The Palmyra Atoll is a little known, small chain of islets a thousand miles south of Hawaii. Rats had invaded it while troops were there during World War II. Without natural predators, the rats thrived, devouring seabird eggs, native crabs, and whatever seeds and seedlings they could find. The rats eventually wiped out the native crabs and a number of ground-nesting seabirds. Fortunately, the rats on the atoll were eradicated in 2011 in a coordinated rat baiting project. Crabs and seabirds came back, as expected, but another, completely unexpected benefit resulted—mosquitoes stopped biting. A two-year survey was just completed, and it confirms this, having found not a single Asian Tiger mosquito there.
The Asian Tiger mosquito (a species that invaded the U.S. in 1985 and is now in 40 states), is capable of transmitting a number of dangerous diseases to humans. This mosquito feeds during the day, preferentially on mammals (including rats and people on the islet). Before the rats were eliminated these mosquitoes tormented the few people who were there. There are only from five to 30 scientists who live there at any one time.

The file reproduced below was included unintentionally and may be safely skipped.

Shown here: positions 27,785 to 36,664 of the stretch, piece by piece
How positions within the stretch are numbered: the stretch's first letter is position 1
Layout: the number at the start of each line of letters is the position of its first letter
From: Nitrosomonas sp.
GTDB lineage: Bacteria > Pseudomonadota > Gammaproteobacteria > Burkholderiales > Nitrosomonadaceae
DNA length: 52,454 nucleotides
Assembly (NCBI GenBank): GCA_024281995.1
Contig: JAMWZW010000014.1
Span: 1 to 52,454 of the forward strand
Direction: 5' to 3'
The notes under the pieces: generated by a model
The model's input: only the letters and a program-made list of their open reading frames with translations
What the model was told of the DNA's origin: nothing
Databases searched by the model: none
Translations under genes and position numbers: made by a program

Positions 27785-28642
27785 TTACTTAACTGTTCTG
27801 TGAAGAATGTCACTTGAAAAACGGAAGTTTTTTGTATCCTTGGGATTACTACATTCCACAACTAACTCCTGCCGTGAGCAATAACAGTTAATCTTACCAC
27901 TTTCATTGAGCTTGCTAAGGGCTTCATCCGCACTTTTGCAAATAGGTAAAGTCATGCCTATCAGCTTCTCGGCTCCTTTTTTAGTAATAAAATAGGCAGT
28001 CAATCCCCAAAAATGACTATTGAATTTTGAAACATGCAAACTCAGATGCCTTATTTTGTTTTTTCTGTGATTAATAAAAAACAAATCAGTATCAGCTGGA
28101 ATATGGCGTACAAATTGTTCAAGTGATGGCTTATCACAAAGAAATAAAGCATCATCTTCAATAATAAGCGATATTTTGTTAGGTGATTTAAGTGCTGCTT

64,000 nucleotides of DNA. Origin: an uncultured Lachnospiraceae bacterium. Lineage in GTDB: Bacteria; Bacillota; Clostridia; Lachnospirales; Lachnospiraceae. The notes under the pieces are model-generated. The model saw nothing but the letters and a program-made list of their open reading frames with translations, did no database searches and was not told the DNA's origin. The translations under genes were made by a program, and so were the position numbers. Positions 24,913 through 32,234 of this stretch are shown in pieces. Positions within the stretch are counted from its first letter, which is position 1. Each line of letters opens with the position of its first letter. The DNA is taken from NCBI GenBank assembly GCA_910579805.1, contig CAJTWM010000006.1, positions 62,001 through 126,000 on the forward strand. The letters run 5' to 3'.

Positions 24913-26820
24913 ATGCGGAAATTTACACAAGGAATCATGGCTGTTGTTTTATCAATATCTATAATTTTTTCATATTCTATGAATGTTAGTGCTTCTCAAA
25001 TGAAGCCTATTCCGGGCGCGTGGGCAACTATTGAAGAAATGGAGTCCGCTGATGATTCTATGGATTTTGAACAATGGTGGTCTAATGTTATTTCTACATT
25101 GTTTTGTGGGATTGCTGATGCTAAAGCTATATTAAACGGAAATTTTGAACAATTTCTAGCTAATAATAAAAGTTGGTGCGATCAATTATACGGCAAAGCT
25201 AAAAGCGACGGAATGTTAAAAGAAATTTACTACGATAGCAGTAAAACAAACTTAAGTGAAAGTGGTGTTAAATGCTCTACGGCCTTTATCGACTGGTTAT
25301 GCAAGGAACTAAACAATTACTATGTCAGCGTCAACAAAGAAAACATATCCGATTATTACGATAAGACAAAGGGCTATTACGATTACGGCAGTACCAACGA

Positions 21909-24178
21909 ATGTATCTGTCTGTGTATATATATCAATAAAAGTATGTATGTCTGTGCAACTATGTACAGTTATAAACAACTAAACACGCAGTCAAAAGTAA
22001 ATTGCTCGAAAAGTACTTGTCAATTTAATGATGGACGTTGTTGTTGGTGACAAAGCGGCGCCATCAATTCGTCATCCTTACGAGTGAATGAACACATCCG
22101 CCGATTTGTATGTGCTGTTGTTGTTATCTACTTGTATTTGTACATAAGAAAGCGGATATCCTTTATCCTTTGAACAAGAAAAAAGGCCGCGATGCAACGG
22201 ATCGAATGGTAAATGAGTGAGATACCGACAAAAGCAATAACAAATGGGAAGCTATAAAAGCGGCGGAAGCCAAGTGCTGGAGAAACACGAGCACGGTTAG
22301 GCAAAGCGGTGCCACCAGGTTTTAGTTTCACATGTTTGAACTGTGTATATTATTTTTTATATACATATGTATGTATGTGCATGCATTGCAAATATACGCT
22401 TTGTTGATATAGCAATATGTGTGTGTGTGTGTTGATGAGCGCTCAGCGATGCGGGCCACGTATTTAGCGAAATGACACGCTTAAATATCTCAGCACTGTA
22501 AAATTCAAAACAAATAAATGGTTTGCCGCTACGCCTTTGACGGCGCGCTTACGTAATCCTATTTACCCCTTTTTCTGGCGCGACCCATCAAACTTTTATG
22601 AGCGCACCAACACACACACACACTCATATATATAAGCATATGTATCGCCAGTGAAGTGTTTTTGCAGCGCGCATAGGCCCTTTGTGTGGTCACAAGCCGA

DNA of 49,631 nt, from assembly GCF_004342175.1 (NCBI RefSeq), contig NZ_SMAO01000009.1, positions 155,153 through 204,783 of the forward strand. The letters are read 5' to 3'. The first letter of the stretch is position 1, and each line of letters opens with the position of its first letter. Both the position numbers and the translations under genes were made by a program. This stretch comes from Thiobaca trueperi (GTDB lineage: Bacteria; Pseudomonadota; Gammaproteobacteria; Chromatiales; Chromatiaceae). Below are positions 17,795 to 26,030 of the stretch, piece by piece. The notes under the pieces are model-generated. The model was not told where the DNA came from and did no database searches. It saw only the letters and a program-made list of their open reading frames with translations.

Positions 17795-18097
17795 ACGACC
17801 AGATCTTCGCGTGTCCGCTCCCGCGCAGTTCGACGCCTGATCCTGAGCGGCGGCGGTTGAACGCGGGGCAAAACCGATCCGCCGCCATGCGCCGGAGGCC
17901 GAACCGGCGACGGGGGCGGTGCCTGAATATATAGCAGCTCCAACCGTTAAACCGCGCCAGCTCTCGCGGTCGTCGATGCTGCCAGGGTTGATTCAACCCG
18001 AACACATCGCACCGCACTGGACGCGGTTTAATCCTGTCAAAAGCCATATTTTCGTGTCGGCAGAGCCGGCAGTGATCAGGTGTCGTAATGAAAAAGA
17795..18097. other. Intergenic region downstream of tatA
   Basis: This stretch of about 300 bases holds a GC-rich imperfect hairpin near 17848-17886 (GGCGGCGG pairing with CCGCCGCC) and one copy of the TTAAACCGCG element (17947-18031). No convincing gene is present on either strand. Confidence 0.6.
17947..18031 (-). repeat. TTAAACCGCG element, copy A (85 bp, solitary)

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Were the mosquitoes eliminated because their main host, rats, were eliminated, and there were not enough people and no other mammals to feed on? Perhaps, but that is not the whole story.
When the rats were there, they gnawed the fallen coconut shells in half so they could eat the succulent coconut flesh inside. These half-shells littered the atoll. The coconut shells would fill with rainwater and became ideal places for mosquito larvae to grow. With the rats gone, the main food source of the mosquitoes was gone, plus the mosquitoes had a harder time finding standing water to complete their life cycle.
The rats were not only causing problems themselves, they were also the reason dangerous mosquitoes thrived there!
- Posted by admin
- On May 22, 2021
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